Mannequins, Dancers, and Relics: Differentiation and Racism in the Ethnographic Exhibition Halls of the Museo Nacional de Antropología of Mexico

Sunday, January 7, 2018: 10:00 AM
Maryland Suite B (Marriott Wardman Park)
Mario Rufer, Universidad Autónoma Metropolitana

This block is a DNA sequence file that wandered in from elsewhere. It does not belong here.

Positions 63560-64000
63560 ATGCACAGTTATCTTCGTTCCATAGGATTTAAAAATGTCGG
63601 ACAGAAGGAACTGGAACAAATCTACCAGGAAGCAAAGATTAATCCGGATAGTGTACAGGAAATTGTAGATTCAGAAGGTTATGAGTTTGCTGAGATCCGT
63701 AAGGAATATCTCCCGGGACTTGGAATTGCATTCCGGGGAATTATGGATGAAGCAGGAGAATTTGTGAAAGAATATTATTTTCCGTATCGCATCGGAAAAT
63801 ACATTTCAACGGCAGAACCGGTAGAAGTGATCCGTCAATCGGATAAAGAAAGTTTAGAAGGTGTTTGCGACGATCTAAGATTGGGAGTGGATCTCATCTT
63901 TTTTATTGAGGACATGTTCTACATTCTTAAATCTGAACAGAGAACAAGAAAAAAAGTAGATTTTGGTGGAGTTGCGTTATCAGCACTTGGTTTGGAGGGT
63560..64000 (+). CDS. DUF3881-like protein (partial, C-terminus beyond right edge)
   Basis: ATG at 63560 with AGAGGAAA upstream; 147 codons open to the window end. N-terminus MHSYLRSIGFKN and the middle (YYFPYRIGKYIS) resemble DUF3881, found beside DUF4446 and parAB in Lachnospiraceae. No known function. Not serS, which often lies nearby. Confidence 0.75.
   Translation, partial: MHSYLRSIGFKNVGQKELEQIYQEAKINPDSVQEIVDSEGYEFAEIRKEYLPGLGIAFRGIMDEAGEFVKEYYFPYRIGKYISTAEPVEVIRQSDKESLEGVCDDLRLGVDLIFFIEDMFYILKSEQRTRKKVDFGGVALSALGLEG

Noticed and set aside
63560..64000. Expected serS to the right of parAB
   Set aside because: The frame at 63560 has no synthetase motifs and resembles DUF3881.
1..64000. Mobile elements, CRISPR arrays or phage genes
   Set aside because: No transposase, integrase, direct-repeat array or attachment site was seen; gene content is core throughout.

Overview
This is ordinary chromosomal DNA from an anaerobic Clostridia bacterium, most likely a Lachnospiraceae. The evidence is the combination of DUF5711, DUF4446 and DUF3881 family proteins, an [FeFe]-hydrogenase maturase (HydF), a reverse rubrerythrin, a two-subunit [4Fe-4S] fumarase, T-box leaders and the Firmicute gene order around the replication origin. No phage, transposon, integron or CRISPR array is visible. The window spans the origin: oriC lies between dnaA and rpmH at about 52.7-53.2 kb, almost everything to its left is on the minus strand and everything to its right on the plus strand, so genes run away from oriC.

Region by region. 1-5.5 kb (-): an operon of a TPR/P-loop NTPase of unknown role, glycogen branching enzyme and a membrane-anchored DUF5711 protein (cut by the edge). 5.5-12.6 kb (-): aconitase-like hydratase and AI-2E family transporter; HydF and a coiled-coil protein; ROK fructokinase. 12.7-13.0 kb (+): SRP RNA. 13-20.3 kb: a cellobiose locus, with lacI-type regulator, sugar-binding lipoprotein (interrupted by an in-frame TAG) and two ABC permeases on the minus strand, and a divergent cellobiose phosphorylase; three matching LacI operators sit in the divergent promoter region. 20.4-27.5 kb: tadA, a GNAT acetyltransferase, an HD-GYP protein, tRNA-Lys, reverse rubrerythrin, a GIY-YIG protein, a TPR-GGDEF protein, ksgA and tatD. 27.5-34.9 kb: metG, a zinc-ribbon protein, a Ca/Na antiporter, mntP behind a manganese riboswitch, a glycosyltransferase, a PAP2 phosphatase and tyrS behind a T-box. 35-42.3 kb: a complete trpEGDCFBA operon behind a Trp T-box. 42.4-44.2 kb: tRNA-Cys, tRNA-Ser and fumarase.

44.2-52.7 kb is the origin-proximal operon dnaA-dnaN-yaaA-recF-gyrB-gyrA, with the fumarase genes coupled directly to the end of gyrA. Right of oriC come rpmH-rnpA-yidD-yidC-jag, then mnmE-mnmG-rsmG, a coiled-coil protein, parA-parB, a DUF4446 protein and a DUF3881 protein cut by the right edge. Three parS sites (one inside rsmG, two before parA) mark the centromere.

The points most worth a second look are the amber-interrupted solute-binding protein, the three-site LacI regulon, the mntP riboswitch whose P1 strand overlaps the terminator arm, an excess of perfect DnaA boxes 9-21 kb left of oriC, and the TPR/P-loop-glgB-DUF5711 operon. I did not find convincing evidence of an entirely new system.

This paper focuses on the least visited exhibition halls of the Museo Nacional de Antropología (MNA) in Mexico: the ethnographic halls. According to Dora Sierra, they were built after more than 70 ethnographic “expeditions” throughout the country in the 1970s, in a clearly extractive action to capture “the cultures that were dying with the onset of modernity.” Beyond debating an ethnography of “rescues”, in this talk I am interested in focusing on the political dimension that informs the exhibition of “ethnographic objects” (Kirshenblatt-Gimblett). In the year 2000 some community museums complained to the MNA for the degrading –colonial and “racist”– use of life-sized mannequins for exhibition purposes in some halls. Other spaces like the Museum of Teotitlán del Valle in Oaxaca, demanded the “restitution” of the sculpture of the Danzante de Pluma to the original community (to which the MNA responded with a particular action of state presence). If the collection truly guards a close relationship with accumulation and secret (Stewart), what does this policy of the objects stocked by the state –and claimed by certain agents– reveal about the relationship between nation and community, heraldry and relic, difference and racism, modernity and coloniality?
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